The 'bump' of the cloud from frame to frame in this GIF, shows the impact of a small wobble. Larger wobbles make it impossible to build a predictable model of cloud movement.
The climate is changing, fast!
Climate change has significantly altered global weather patterns in recent years. As things have changed, the data value of historic weather patterns decreases, because they are less likely to reflect circumstances that would occur in the current climate. Data from earlier periods may not accurately represent current and future weather patterns, impacting the quality of solar resource assessment.
It’s well established in the scientific literature that there are real decadal-scale trends in clouds and irradiance as a result of aerosol and greenhouse gas warming related circulation changes.
This paper, from researchers at the UK’s National Centre for Atmospheric Science, shows significant trends in North America, and also across southern and eastern Europe. These trends are on a regional basis - you can imagine zooming in to the ~2km scale of satellite data and you will see even stronger trends due to local interactions of the regional aerosol and circulation changes with local coastal, topography, land surface and vegetation.
Chinese and Dutch researchers have found large trends in solar irradiance over China in recent decades due to changes in air pollution. These changes are somewhat captured in the aerosol data we use at Solcast, but it’s important to note that aerosols do not act in isolation - if you change the nature and concentration of aerosols, you change temperatures, clouds and rainfall too!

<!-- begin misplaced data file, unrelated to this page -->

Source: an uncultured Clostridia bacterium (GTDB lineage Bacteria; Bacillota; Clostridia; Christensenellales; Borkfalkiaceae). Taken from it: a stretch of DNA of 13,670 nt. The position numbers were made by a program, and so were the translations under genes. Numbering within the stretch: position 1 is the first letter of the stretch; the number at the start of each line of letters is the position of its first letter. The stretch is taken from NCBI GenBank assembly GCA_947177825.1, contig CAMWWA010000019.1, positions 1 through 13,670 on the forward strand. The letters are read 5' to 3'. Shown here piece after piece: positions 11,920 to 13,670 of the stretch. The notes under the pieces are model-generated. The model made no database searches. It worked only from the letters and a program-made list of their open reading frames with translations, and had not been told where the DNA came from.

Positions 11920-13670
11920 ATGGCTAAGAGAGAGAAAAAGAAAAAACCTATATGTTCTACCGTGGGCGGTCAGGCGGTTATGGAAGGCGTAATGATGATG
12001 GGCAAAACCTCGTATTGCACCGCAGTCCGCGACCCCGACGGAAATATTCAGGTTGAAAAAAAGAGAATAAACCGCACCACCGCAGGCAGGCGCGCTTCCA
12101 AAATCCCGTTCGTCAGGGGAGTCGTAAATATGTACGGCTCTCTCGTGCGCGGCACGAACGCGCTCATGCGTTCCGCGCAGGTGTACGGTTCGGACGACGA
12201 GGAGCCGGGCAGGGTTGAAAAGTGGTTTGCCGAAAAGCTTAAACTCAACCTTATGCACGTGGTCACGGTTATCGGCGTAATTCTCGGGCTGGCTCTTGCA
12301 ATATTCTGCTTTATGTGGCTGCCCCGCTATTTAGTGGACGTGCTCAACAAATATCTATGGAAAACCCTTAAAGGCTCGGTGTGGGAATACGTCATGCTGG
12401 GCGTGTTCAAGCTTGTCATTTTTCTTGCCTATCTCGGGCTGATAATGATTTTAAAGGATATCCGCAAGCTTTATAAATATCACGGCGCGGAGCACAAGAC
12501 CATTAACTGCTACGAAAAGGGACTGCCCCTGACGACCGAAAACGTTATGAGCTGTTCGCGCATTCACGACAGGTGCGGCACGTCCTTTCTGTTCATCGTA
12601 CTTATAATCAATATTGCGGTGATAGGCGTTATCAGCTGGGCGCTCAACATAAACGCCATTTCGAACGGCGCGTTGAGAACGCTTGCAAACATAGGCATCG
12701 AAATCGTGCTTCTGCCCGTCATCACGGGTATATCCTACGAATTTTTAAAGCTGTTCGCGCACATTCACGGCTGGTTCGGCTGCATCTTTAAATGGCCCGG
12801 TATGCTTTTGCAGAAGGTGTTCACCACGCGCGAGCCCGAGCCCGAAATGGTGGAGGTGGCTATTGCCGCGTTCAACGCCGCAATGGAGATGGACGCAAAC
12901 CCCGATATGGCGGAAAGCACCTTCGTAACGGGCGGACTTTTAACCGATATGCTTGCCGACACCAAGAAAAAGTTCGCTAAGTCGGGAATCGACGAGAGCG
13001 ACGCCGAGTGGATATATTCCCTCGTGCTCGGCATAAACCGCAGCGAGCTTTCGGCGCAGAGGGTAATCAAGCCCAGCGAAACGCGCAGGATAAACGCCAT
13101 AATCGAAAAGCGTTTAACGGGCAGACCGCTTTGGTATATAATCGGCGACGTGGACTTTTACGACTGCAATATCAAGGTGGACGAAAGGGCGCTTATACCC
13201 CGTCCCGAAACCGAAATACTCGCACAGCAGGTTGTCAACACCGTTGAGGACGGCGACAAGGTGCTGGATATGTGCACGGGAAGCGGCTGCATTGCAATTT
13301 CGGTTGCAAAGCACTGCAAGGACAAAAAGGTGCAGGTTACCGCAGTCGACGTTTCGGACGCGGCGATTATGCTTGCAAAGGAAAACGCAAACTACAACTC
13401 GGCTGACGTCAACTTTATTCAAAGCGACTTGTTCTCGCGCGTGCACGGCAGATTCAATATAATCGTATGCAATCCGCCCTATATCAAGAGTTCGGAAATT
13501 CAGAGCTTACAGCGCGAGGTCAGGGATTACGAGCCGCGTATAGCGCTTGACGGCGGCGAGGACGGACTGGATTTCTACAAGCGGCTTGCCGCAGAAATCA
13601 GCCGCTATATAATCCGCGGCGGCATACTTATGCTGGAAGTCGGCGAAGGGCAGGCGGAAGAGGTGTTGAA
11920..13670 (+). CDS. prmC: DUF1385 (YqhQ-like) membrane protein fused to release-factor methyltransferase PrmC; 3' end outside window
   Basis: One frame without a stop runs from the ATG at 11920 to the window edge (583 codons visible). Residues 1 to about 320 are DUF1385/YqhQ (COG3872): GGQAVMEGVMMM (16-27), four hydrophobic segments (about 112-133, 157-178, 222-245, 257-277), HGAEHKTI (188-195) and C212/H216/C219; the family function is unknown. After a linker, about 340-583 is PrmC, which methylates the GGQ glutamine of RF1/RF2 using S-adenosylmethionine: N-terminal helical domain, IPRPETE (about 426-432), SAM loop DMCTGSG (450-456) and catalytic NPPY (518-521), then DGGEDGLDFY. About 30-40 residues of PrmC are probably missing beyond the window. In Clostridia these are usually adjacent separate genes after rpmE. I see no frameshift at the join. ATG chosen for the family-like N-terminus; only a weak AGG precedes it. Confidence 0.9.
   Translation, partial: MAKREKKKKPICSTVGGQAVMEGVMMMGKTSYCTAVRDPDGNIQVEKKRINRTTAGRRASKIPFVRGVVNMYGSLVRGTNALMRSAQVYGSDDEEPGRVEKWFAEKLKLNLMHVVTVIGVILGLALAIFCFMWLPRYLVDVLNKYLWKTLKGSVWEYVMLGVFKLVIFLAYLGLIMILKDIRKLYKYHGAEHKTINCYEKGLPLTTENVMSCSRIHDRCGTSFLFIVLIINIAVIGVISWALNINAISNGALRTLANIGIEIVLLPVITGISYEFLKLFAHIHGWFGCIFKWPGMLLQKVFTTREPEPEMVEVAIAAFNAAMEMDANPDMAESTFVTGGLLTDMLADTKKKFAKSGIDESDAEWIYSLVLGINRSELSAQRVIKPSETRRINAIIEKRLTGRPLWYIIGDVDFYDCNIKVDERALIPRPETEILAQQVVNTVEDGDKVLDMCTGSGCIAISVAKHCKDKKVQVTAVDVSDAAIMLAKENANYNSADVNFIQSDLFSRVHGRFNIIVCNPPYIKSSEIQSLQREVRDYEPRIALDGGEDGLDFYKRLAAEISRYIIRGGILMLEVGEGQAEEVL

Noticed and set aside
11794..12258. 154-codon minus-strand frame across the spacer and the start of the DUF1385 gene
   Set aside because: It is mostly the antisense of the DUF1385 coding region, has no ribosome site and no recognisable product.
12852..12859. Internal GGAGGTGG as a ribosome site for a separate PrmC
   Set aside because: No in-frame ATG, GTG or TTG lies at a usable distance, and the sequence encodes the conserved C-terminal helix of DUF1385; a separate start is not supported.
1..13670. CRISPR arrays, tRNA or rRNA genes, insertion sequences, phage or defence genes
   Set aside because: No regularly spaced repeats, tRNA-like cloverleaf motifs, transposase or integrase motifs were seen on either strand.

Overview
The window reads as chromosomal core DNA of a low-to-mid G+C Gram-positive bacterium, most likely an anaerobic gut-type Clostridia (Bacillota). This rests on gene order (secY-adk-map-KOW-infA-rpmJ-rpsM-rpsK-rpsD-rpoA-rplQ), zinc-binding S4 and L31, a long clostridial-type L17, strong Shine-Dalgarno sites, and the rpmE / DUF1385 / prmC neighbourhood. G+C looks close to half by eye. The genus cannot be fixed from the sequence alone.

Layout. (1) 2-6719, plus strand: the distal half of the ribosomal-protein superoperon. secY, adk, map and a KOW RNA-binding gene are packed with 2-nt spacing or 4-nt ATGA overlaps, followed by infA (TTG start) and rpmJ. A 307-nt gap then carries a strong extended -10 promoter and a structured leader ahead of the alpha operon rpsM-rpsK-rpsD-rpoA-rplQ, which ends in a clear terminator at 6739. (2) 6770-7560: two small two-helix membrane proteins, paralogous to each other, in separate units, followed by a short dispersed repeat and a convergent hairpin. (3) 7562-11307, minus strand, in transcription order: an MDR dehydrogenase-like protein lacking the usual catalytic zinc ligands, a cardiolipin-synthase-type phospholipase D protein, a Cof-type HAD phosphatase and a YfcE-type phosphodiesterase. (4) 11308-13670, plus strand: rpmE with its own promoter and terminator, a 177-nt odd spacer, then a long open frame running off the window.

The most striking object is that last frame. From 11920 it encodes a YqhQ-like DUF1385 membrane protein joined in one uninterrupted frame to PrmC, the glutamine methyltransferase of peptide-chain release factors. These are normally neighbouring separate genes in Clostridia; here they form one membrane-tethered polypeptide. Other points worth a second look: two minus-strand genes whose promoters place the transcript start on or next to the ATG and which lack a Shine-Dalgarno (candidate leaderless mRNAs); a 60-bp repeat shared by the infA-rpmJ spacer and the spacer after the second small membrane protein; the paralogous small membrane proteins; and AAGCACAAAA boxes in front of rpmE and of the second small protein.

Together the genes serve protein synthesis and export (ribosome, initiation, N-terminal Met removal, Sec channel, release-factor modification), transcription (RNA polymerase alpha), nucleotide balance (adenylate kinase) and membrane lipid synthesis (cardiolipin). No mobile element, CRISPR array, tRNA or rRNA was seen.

So why do people use older data for solar resource assessment?
We’re aware of two primary reasons for this.
Firstly, the inertia in industry practices. A lot has changed since the first providers started scaling up solar resource assessment datasets during the mid to late 2000s. At that time, they had to use older satellite data, because that’s all there was. And, also at that time, awareness of climate change was far lower, especially for specific parts of climate like solar resource. For these legacy providers, it would be a backwards step in terms of their ”features” to stop offering older data.
Secondly, the want to use older data comes from a desire to estimate interannual variability more accurately. Interannual variability is the year-to-year change in the solar resource, caused by factors like El Nino or the North Atlantic Oscillation, and seasonal-scale variability in regional weather patterns. If you’re estimating interannual variability, to work out how bad a very poor year might be for solar production, you’ll use a model that likes to have more input years. However, the model you use may not be valid when there’s a significant underlying trend driven by climate change.